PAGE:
The bottom left photo shows what I noted as “possibly funnel weaver” but the microscope revealed more clues. The markings on the head are characteristic of what are commonly called ghost spiders (Anypaenidae family) NOT a funnel weaver. Ghost spiders are free-ranging hunters and don’t use a web. They have special claw tufts on the ends of their legs that enable them to “stick” to surfaces and they can quickly disappear among the vegetation…like ghosts. There are thirty eight different kinds of ghost spiders in North America. This one was Anyphaena celer.
The bottom middle spider is in the Philodromidae family. They are flattish spiders and have a star-shaped stance at rest. Their second pair of legs are longer than the others, which is a good diagnostic at a glance. These spiders are short-distance sprinters and often run in circles on smooth surfaces. This one was an immature male with gold and purple iridescence.
Finally, the bottom right was, indeed, an immature, female bowl and doily spider (Frontinella pyramitela). These spiders make cup-like webs on the ends of twigs and such and are found hanging upside-down on the bottom of the web. They have beautiful zebra-like markings with a hint of yellow. Again, a small spider no more than 4mm when fully grown.
My second sweep in Frick Park was in late December along Tranquil Trail. The area was mostly dead golden rod stalks and shrubbery a few feet from Fern Hollow creek. I caught seven specimens this time: two Tmaris angulatus, four immature orchard spiders, and another spider I still haven’t ID’d! Again, all spiders were very small and immature.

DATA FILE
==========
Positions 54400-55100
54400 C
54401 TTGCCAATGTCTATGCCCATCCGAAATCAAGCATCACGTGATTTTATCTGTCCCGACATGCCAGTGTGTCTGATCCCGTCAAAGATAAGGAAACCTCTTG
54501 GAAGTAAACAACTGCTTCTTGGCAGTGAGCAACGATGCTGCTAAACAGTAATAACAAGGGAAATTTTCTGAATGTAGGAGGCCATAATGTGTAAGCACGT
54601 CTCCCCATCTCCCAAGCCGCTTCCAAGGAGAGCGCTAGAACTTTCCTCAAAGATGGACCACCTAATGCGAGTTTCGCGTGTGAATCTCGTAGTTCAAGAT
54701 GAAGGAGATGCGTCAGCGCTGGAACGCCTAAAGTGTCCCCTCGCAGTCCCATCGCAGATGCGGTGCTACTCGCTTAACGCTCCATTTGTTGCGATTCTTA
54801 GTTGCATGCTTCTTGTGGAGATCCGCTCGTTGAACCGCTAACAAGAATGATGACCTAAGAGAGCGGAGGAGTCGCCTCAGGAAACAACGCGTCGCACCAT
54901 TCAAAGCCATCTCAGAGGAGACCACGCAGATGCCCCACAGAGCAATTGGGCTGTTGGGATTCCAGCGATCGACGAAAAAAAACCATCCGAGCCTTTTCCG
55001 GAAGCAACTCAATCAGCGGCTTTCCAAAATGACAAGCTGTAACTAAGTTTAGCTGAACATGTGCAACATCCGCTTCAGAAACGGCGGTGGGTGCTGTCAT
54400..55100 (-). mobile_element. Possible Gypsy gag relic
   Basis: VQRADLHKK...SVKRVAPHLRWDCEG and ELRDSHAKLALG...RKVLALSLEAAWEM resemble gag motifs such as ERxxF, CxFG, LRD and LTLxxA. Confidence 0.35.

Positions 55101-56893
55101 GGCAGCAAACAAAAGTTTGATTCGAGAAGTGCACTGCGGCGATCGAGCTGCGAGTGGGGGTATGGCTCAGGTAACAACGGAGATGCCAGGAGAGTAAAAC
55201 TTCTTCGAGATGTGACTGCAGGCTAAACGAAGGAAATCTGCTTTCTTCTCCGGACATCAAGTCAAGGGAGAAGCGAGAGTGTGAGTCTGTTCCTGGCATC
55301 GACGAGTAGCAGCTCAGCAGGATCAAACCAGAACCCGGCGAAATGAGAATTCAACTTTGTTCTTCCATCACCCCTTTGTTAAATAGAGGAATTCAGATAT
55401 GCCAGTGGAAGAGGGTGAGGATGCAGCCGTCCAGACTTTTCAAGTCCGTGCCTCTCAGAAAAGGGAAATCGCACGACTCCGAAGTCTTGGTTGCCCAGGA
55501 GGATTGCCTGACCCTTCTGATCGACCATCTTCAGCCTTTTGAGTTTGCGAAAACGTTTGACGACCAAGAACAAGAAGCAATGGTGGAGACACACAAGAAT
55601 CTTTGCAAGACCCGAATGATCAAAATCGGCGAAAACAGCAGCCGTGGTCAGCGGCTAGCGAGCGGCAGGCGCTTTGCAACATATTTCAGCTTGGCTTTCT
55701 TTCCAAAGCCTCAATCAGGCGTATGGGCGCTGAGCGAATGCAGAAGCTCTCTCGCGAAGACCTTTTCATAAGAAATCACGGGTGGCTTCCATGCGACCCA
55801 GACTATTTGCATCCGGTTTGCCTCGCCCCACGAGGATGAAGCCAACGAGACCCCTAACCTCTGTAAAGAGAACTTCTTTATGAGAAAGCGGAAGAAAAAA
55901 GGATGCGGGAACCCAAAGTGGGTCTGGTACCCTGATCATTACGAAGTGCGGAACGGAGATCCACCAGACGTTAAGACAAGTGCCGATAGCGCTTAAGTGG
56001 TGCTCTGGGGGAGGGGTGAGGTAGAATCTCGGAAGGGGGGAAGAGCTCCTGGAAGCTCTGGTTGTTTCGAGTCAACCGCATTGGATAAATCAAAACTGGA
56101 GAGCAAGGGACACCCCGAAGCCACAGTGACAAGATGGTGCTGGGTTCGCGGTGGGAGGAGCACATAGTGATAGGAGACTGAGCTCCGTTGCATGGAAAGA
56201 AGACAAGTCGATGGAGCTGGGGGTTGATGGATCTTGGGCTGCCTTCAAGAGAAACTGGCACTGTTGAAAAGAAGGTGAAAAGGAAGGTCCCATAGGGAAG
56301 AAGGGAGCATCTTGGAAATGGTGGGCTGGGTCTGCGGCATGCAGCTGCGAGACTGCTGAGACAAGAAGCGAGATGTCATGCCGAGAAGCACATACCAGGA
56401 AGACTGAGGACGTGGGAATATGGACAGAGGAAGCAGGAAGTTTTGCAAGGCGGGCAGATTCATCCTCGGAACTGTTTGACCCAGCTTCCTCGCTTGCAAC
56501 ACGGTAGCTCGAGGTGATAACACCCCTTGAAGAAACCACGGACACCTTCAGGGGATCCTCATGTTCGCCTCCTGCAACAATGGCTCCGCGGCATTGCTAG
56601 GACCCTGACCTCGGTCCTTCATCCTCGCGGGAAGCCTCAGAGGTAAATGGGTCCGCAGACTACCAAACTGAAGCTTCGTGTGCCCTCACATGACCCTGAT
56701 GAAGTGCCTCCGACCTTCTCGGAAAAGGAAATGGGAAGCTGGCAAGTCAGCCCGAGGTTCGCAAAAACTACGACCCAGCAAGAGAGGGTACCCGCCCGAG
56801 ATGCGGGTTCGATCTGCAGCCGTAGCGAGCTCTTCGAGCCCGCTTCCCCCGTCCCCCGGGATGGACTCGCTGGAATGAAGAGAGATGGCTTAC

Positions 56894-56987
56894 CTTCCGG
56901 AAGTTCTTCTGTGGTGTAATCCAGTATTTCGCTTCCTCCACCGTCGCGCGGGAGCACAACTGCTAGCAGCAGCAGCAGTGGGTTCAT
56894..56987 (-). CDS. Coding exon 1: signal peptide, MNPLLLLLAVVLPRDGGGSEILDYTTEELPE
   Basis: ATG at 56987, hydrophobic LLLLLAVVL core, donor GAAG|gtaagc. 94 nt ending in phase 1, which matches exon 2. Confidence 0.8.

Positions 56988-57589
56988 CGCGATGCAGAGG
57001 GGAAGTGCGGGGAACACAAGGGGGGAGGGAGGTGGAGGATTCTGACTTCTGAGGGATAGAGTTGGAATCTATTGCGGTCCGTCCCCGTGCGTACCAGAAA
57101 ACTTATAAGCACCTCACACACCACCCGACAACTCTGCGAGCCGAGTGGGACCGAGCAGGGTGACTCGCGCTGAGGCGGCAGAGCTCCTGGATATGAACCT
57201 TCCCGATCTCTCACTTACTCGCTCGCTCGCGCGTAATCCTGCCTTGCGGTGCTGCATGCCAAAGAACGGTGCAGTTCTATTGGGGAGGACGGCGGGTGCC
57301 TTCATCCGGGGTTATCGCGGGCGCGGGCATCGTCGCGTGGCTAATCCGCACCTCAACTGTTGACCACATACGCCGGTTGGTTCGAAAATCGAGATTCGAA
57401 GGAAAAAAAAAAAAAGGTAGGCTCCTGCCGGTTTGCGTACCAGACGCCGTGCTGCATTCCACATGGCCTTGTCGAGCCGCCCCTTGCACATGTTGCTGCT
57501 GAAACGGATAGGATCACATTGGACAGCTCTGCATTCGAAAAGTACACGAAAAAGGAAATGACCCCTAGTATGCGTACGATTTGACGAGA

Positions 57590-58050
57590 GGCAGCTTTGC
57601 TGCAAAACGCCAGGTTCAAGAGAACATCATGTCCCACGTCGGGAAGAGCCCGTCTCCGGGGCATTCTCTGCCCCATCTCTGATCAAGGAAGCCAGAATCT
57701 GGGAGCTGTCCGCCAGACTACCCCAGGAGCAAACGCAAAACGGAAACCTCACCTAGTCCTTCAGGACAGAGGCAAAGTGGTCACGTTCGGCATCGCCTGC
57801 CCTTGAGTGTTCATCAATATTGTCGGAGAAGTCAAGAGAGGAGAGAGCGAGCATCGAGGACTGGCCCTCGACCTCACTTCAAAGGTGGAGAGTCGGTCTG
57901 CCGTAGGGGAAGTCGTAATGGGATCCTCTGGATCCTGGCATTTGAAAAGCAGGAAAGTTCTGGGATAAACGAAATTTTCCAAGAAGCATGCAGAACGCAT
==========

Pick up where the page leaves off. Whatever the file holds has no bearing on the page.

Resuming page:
The first photo shows an orchard spiderling (Leucauge venusta) from the Tetragnathidae family. This guy was a speck! I could instantly ID it by the orange blaze on its belly. I started out with four of these spiderlings and ended up with one. Turns out the dominant spider ate the other ones. I wasn’t offering them any food because it’s hard to find tiny insect food for tiny spiders. I wasn’t even sure the spiderlings were actually eating since they can go for awhile without. I was wrong! Keeping spiders indoors throws them off of their seasonal timing. Instead of overwintering, they remain active. They eat and continue to grow. My orchard spider molted into a long, slender male (top center photo) who has matured early. His outdoor counterparts are probably still in the penultimate adult phase. These spiders are found throughout the summer in Frick Park making nearly horizontal orb webs. They hang out in the center of the web, upside down with their orange blaze and greenish bodies shimmering. They are very pretty spiders!
The top right and bottom specimens were indeed Tmaris angulatus. Unfortunately, there is no common name for this spider. At least its not too complicated to pronounce – it sounds how it looks. T. angulatus is actually a crab spider (family Thomisidae), but is an oddball with its angled head and pencil-like posture. They are unique and easy to ID once you know what to look for. These spiders completely blend in on twigs and dried plant stalks. I would’ve never seen them if I hadn’t used a sweep net!
Every year, the Frick Environmental Center hosts an Earth Day celebration which is free to the public. This year it falls on April 26th and 27th. It’s an amazing weekend with a community campfire, exhibits, a volunteer event, and naturalist-led walks and hikes. I will be there leading “Spider Tracks” on the 27th and pretty much doing what I just wrote about, except with a crew of excited (and sometimes ambivalent) spider-curious people. For more info, please visit the PROGRAMS page. I look forward to collecting a giant Frick Park Spring spider sampler, but more importantly, the awesome part is getting to educate people and watching them convert from fearful to enthusiastic when they find a “really cool spider”! Join us!